3. Has anyone ever tried to put a carbon fiber shaft on the Garrett ATX?
  4. Has anyone had an issue with the coil bolt end coming off? Where would I get a new coil bolt?
  5. Hi guys, I'm from Argentina. I detect in the Andes mountain range, bordering Chile, I currently have an XP ORX elliptical coil, I got a lot of superficial gold up to 15-20 cm, but I want to go a little deeper, I don't have extreme mineralization, it's intermediate and maybe some hot rocks. Returning to the subject, there are not many options for pi detectors here in Argentina, minelab with astronomical prices, garrett atx and some other used TDI. no minelab used here, only new gpx 6000 and gpz7000 available. if i choose the garrett atx will i gain depth compared to the xp orx with elliptical coil? or is it preferable to acquire a 9" hf coil and continue playing with VLF?
  6. Hi, I determined that Garrett Infinium DD (not mono) coils work with the Garrett ATX. That opened the door for some kind of hip or chest mount. But the control box is large enough and with the handle sticking out not really working out the way I wanted in that regard. A nice thing about the ATX is it retains all settings when switched off. So in any location it is just set and forget. The headphones have adjustable volume controls. I went with backpack mount. I got a cheap but surprisingly nice backpack at Walmart for $20 that was the right size with extra pockets and well padded. I put the control box in nose first and punched a small hole in one lower corner pocket for the coil cable to enter the backpack. The cable comes around under my right arm. The headphones just route out top of the backpack zipper and to my left side. The headphones tuck into an exterior pocket for packing around and I could break the rod assembly down and stow it also if need be. The rods would stick out of the top of the backpack a bit but in reality I would just leave it assembled unless shipping. The only thing I want to do now is use the headphone adapter dongle to rig an external speaker on one backpack strap near my ear like I do with my Minelab. Kinda crazy doing this but bottom line is it is sweet. I hope to get out in a few days and give the new setup with 10" x 5" DD coil a spin prospecting. I ran the rig for two hours in a tot lot and it was great. Very sensitive to tiny targets. The coil does not false when knocked about like the stock ATX coil. Should be an excellent prospecting setup for rough terrain. Coil and rod part numbers at https://www.detectorprospector.com/magazine/steves-reviews/garrett-atx-metal-detector-accessories/
  7. Consider myself pretty handy, a question for anyone. I would like to repair an ATX 12in dd with the typical cracked up coil wire, looking for info on replacement coiled wire and a new connector plug . If none are available then what would be the proper straight cable to use to connect it without the capability to retract it? Just for a “see if I can fix it” project. Thx for any info, Jerseybones
  8. I got a PM with the following question. In general if you PM me on anything but a genuinely private matter, I will answer on the forum instead. This helps other people see an answer they might be interested in, and let’s others add their opinions and knowledge. It’s not like I know everything. “Could I ask you please which coil would be best to use on a Garrett Atx for depth on most gold rings to be found on a typical u.k. beach that have a mixture of brown and black sand”. There are basically three ATX coil sizes - small 8”, the mediums, and the large 15”x20”. The ATX was designed to work best with DD coils, and monos offer no real depth advantage over DD, as one might expect with some other detectors. The 8” is generally too small for large beach work, the 15”x20” mono more than most people want to swing, and really is more for ground coverage than extra depth. But it’s possible in milder soil that the large coil will give the best depth on a ring. The worse the mineralization gets, the more this advantage is lost, and in the worst ground the smaller DD coils will do better. If you drop a magnet on your beach, and it comes up clean, the 15”x20” mono will probably have the best depth on large rings. Smaller rings less so. If the magnet comes up with a glob of magnetic sand, go a smaller DD. So it kind of comes down to the medium 10x12 and 11x13 coils. These coils are all so close in performance, that I almost think the 11x13 DD is just the 10x12 winding dropped into an enclosed housing. As I mentioned, the ATX is designed around DD coils, and so the mono really does not seem to offer the difference I would normally expect of a mono versus DD. If the coil was never going to be submerged, I’d would go the 11”x13” DD as having the center rod mount. If it will ever be used wading, go the 10”x12” DD.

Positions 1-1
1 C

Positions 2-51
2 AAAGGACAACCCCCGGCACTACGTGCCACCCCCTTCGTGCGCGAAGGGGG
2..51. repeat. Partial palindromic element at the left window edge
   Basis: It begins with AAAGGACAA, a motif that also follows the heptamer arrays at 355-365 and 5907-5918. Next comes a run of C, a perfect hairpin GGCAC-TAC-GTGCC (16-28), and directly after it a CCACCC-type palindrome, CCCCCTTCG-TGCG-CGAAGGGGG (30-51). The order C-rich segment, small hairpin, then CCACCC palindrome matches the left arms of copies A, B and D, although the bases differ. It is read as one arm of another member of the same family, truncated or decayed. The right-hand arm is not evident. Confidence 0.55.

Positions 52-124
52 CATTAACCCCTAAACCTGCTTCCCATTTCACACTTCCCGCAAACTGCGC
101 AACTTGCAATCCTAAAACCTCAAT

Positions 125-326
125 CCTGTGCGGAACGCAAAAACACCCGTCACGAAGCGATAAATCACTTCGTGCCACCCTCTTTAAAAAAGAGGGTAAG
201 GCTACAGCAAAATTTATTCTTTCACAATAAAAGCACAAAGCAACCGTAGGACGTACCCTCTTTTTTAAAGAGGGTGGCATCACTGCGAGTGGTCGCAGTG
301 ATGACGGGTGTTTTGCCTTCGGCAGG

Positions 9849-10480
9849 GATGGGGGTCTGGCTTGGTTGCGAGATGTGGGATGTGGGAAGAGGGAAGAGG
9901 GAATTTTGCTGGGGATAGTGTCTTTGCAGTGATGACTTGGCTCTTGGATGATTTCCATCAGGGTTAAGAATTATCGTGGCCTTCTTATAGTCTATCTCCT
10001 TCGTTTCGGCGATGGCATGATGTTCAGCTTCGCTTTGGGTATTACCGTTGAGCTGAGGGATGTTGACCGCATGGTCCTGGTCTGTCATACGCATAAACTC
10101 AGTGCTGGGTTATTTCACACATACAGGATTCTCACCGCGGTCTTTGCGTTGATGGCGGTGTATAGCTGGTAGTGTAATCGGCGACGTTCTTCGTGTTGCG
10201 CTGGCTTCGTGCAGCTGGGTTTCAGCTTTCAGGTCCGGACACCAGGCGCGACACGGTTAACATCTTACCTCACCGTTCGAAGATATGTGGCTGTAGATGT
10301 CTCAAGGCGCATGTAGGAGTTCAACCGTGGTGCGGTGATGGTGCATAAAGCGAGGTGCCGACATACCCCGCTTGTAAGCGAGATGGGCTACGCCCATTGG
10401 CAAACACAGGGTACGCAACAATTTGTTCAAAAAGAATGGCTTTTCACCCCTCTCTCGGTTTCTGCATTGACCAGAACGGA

9. What is Garrett thinking I wonder, to advance the evolution of the ATX circuit? Its a good, solid detector for a single channel PI circuit. If it was removed from the big, heavy, bulky ridiculous housing with the big, bulky, heavy, ridiculous collapsing stem setup, I'm sure it would sell a heap more. Collaborating with a well known and respected coil manufacturer to make available the proprietary plugs and specs would also help heaps. A good coil range sells detectors as we all know. My thoughts also stretched to how the QED (also being a single channel PI) can be adjusted to have faster or slower sampling with relevant timings to either find small gold/targets OR bigger, deeper gold/targets. Seeing how Minelabs patents (MPS) don't allow for multi-channel detectors to be built by any other company, I suspect that this adjustable concept is the logical step to make? Use a small coil: fast sampling/timing. Use a large coil: slower sampling/timing. Garrett has a very good PI circuit in the ATX....why not actually (FINALLY) turn it into the quality prospecting PI that it was supposed to be? Most of the engineering is already done so I'd imagine the cost of doing the rest wouldn't be a huge financial burden. God knows the Fisher Impulse Gold isn't on the horizon any time soon so perhaps a well positioned gold prospecting PI detector with ground tracking and great sensitivity should be a focus for Garrett? Especially now that Whites range of prospecting PI's are now gone from the marketplace. They have the 24K to cover the entry level high frequency VLF side of their 'lineup' so now its time to offer a practical prospecting PI as well. Undercut Minelab's high price point by a good margin (which won't be hard to do) and I would suspect that sales should flow, especially in Africa. I think I know Steve's thoughts on this....what about everyone else?